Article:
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Re: Book-Sized Linux Computer for Just $149

Roy Schestowitz wrote:
> __/ [ Larry Qualig ] on Sunday 07 May 2006 15:18 \__
> > Bob Hauck wrote:
> >> On 6 May 2006 19:40:20 -0700, Larry Qualig <lqualig@xxxxxxxxx> wrote:
> >>
> >> > For $39 you can get a 1.5Ghz xeon. (AMD processors are even less
> >> > expensive).
> >>
> >> Yes, but.  The 266 MHz PowerPC in the KuroBox is probably one of the
> >> microcontroller variants.  Those have serial, ethernet, usb, IDE, PCI,
> >> and a memory controller all built-in to the chip.  They are nearly a
> >> single-chip solution _and_ they sell for under $40 in quantity.
> >
> > I read the original article fast and missed the "PowerPC" part. I just
> > saw the 266Mhz spec. (Working with the 266Mhz non-PPC assumption) - my
> > point is that if you're building an entire system already it's just a
> > small incremental cost to get a much, much better CPU for just slighly
> > more money.
> >
> >
> >> The Xeon price is just for the CPU, you will also need some external
> >> glue chips in order to make a system.  The price and heat output of that
> >> chipset is comparable to the CPU itself, plus you end up with a more
> >> complex and more expensive motherboard due to having to run high-speed
> >> signals around between chips.
> >
> > But this "external glue" to make a complete system is needed regardless
> > of what CPU is used. I
> >
> >
> >> > It would take more than 5 blades to get the CPU performance of asingle
> >> > xeon 1.5Ghz machine.
> >>
> >> Sure, but if your design criteria include factors other than performance
> >> (low power, low heat, fanless, etc) then the Xeon may not be the right
> >> choice.  You also have to take those factors into account along with the
> >> amount of engineering required to get to the final product.
> >
> > I used the xeon only as a pricing example. The same could apply to
> > Sempron, PPC, Sparc, Pentium-M (low power laptop) or any other
> > processor. The point is that the newest "cutting edge" processors are
> > expensive but CPU's that are 1-2 years old are very cheap now days. It
> > seems that a 266Mhz is extremely cheap and for only a few more dollars
> > a much more capable CPU could be used. For those trying to get a
> > computer as cheap as humanly possible the extra $25 in costs could be a
> > deal breaker. But for a one-time fee of $25 one could get a much better
> > system.
> Have ever taken into consideration those who would rather grab a dozen for
> roughly  a  grand and a half and then deploy these across sites to  endure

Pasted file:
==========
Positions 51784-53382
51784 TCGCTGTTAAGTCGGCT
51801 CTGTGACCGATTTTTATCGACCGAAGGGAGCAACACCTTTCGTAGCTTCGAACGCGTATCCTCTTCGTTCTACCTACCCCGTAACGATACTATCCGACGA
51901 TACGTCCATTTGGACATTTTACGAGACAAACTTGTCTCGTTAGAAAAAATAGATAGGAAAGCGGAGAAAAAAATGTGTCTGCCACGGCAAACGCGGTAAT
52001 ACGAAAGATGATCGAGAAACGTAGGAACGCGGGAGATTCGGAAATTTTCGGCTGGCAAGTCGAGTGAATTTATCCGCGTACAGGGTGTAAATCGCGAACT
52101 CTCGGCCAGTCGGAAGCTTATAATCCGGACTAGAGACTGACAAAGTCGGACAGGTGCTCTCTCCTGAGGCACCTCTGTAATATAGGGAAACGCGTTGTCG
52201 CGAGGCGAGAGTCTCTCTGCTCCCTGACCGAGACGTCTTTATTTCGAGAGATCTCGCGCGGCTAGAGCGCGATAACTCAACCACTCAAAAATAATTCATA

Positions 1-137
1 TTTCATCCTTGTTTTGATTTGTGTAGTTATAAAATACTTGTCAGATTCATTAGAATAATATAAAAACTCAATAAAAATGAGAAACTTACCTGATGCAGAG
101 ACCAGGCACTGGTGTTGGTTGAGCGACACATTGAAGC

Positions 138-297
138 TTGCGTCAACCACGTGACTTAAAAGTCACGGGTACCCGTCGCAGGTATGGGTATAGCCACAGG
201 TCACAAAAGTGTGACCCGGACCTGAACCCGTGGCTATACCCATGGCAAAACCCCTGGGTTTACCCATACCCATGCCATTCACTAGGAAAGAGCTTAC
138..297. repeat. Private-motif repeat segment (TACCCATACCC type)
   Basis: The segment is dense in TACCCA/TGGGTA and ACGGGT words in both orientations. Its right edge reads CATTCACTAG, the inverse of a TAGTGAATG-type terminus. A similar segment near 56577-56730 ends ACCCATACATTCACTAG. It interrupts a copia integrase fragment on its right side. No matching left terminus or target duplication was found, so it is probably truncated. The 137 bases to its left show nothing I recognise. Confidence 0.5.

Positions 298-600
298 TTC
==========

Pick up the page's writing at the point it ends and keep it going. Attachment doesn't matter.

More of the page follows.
> network  outages, system failures, server spikes and maybe even use  these
> as  proxies for greater speed? Not all services require a  high-performing
> unit  in  a _single location_. What's more, here you talk about  a  system
> with less dependencies and better portability traits.

There are obviously lots of uses for what *could* be done with a
computer. My response was in the context of the article you referenced
in the original post. The article makes no mention of distributed or
redundant services. The article in the link specifically says:

The KuroBox is a small-footprint Linux-based embedded platform for a
personal server.

... it can transcode (decode and then re-encode to another bitrate)
MP3's using LAME at about 25% faster than realtime.


Sure.. you can distribute these across multiple sites to endure network
outages, system failures, etc. But the article/description of this
system makes no mention of anything remotely similar to this. The
entire context they use is how *most* people use a computer, as a
stand-alone personal computer.

Also.. given that it's very quiet, it seems like a natural fit for
something like MythTV. A little more oomph in the CPU department would
make it a contender therre because right now it seems a bit
under-powered for video.

> The  desktop which I currently have at home is used for about half an hour
> per day (not for work). Its low cost made it an affordable front-end to an
> external,  large-capacity  storage unit, as well as a music player and  an
> SSH  terminal  (i.e.  grab display, but do little or no  processing).  Why
> spend  money  on  high-end machines that remain in one  single  place  the
> entire time?

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